Peter Gentry/One Barrel Brewing
Oconomowoc farmer Rich Joseph (left) and One Barrel Brewing assistant brewmaster Dan Sherman (right) prepare to cut hop vines, which commonly grow 10-14 feet high on a trellis sytem.
The fall hop harvest is starting in Wisconsin. That means a steady increase in wet hop brewing in the weeks ahead and into October, in which hops picked fresh from fields with little or no drying are used to make beer.
Peter Gentry, owner of One Barrel Brewing on Madison's east side, went directly to a hop field near Oconomowoc on Labor Day to select the hops that will go into a series of beers he plans to release in late September. "There are not a ton of fresh hop beers out there," he says. "We are lucky that we brew on such a small scale that we can actually go get the hops and brew with them the same day -- to get the most out of the hops."
The practice of breweries creating fresh hop beers is growing in Wisconsin. Last year, a quintet of five state breweries collaborated with the Midwest Hops and Barley Cooperative to brew a special series of wet hop beers, releasing them simultaneously in 22-ounce bomber bottles. This year, Central Waters Brewing, Lakefront Brewery, and Sprecher Brewing plan to release new wet-hopped creations.
The fresh hop varieties One Barrel is currently using include Cascade, Centennial and Nugget. They mostly came from the farm of Rich Joseph, located north of Oconomowoc. Joseph is a member of the Wisconsin Hop Exchange, a cooperative that assists farmers in growing the hops for brewers around the state. In a case of neighbors helping neighbors over beers, Gentry also got a few pounds of Centennial hops from Josh Wacker, one of the owners of the nearby Alchemy Cafe, who grew them in his backyard.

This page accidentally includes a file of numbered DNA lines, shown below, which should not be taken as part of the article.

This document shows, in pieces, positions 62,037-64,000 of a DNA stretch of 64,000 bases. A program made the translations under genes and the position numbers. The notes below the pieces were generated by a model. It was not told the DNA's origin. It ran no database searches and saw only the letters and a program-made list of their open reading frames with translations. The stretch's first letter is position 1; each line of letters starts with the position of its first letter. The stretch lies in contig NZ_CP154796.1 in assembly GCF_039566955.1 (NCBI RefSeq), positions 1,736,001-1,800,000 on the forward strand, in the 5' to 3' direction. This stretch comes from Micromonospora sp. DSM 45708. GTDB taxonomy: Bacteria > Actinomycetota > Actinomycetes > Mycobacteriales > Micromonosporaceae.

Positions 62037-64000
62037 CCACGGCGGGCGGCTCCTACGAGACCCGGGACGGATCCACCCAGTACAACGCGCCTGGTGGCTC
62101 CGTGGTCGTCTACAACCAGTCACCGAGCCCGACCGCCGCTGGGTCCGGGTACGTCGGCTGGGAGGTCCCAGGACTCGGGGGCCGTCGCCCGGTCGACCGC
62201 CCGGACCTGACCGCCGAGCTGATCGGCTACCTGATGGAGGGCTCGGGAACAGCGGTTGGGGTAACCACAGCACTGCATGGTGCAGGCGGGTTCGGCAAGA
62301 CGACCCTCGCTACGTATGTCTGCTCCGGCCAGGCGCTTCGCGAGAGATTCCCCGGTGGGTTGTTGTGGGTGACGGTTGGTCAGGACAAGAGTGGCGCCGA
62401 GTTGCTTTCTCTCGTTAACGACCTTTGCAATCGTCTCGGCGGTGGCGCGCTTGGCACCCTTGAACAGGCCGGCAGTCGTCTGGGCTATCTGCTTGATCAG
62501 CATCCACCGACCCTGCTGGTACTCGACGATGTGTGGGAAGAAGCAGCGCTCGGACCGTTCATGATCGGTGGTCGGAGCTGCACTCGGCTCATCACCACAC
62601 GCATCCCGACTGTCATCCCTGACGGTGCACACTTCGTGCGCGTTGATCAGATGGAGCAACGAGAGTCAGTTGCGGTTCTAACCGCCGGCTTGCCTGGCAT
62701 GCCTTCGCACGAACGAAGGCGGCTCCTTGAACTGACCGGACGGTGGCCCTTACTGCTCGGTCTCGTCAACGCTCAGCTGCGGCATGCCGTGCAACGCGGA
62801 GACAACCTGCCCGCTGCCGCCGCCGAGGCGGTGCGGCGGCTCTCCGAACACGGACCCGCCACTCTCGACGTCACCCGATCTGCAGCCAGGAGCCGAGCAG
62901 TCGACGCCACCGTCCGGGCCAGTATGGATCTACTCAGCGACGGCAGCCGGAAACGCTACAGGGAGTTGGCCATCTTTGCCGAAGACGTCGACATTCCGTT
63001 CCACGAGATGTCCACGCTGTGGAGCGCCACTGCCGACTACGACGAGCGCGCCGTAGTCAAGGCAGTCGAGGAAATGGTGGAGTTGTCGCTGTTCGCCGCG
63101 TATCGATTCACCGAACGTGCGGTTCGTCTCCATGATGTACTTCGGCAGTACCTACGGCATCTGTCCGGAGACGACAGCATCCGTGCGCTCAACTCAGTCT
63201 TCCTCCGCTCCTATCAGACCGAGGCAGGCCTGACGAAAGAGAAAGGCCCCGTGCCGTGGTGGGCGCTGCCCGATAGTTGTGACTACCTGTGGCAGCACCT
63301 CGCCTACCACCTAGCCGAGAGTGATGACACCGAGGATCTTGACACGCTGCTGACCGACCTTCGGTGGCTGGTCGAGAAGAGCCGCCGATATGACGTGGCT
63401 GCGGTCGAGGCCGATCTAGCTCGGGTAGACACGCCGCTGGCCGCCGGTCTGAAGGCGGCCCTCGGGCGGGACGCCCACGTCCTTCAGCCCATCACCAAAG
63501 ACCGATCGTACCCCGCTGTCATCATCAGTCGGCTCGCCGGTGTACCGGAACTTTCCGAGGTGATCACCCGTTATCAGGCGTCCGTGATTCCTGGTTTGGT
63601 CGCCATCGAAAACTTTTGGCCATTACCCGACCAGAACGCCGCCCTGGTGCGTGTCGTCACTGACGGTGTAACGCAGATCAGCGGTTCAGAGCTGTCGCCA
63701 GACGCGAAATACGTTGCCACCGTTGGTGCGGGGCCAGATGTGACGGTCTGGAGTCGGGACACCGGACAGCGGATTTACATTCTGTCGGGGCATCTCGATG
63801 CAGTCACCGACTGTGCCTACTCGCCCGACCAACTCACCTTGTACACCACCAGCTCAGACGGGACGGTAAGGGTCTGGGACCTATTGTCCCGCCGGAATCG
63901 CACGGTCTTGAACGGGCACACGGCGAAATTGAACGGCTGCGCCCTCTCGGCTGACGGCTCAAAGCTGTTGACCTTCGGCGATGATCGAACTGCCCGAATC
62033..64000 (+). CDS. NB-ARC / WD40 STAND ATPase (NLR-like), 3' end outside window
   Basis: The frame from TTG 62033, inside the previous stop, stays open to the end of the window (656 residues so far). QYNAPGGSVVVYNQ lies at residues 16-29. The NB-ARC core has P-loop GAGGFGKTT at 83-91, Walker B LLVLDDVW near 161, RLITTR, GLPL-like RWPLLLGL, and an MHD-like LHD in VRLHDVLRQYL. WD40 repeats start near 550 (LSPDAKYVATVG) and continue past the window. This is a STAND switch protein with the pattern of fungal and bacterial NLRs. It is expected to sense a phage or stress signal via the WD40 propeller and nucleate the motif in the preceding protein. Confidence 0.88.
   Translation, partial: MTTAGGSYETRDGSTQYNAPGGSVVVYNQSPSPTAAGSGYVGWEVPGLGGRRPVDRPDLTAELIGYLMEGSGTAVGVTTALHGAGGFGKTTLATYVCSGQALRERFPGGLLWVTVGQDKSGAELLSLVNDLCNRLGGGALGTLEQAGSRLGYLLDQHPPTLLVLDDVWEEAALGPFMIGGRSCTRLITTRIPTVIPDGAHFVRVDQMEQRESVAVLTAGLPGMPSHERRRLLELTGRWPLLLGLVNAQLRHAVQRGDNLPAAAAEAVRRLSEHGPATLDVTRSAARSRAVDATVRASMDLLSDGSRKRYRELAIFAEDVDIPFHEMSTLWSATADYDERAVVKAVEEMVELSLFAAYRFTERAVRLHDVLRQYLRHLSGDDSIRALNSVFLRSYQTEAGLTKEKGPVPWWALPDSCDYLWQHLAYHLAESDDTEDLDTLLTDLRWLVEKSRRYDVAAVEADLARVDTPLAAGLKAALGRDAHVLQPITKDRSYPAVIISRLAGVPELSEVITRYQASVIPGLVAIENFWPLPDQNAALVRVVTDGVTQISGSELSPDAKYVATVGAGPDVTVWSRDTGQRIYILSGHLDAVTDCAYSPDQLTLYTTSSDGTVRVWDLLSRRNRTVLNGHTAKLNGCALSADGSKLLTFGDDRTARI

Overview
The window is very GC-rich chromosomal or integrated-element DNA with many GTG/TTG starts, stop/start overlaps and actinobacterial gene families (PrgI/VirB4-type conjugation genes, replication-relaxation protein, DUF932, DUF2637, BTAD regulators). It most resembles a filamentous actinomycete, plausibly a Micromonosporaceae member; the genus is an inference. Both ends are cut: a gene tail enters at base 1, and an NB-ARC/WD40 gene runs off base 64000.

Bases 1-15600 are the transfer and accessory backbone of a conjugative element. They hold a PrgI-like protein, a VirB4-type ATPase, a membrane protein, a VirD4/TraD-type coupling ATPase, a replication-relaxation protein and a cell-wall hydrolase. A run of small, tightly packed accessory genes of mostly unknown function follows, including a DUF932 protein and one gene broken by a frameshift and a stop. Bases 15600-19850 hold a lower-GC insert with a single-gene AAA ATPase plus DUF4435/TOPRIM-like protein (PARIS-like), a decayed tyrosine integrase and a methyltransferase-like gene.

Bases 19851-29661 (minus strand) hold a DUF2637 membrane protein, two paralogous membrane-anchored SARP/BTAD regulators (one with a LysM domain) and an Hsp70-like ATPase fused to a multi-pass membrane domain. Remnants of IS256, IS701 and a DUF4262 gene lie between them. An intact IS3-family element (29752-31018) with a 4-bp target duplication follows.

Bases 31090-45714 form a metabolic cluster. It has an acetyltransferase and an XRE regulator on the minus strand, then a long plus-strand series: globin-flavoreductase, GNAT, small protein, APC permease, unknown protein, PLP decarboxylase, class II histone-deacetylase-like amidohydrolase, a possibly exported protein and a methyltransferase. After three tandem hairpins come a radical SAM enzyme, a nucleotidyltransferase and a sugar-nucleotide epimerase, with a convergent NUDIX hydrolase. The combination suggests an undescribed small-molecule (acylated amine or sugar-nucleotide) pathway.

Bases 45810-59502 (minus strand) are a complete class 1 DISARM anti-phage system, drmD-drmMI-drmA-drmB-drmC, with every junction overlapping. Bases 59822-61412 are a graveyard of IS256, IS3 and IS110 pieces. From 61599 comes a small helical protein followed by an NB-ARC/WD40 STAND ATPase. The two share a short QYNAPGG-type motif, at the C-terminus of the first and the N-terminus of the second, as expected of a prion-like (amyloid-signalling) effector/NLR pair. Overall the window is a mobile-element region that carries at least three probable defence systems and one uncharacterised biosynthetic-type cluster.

After cutting hop vines in the morning with his assistant brewer Dan Sherman, Gentry brought them to One Barrel, where he asked patrons to help him pick the flowers from them. The flowers, or cones, are the part of the plant used for beer, and it's very labor intensive to carefully pick them from vines in quantities large enough for brewing. In fact, it took several patrons several hours on Monday just to accumulate about 25 pounds that will be used for Gentry's fresh hop brews. Those who helped out got beers at special prices in compensation for their role in the harvest.
After picking, the hops were immediately turned over to Sherman, who instantly put them to use in the brew kettle. There's a certain urgency when it comes to beers being called fresh- and wet-hopped. "Within six to 12 hours, those hops were in the brew pot," Gentry says.
Gentry and Sherman are planning to brew at least five fresh hop beers involving different combinations of the hops they harvested. They intend to make at least two American pale ales, an IPA, a deep black Cascadian Ale (i.e., an India black ale), and a special version of One Barrel's Penguin Pale Ale, a beer that is almost always on tap over the bar at the brewery.
Gentry says One Barrel is also using some of the whole leaf hops in a hopback (that is, a Blichmann HopRocket) to add bitterness to several other brews. A hopback is a filter the beer is run through, with the opposite effect of a water filter. Here, the result is an infusion of hop flavor and aromatics. Gentry and Sherman also plan to add some of the fresh hops to a few firkins (small kegs) of different beers so they can offer patrons various takes on hoppy flavors.
To celebrate the harvest and its new lineup of bitter brews, One Barrel is throwing a fresh hop party on Saturday, Sept. 28. More details will be provided on the brewery's Facebook page, but Gentry says the bar will open at noon as usual, with about a dozen kegs (and assorted firkins) of freshly hopped product on tap.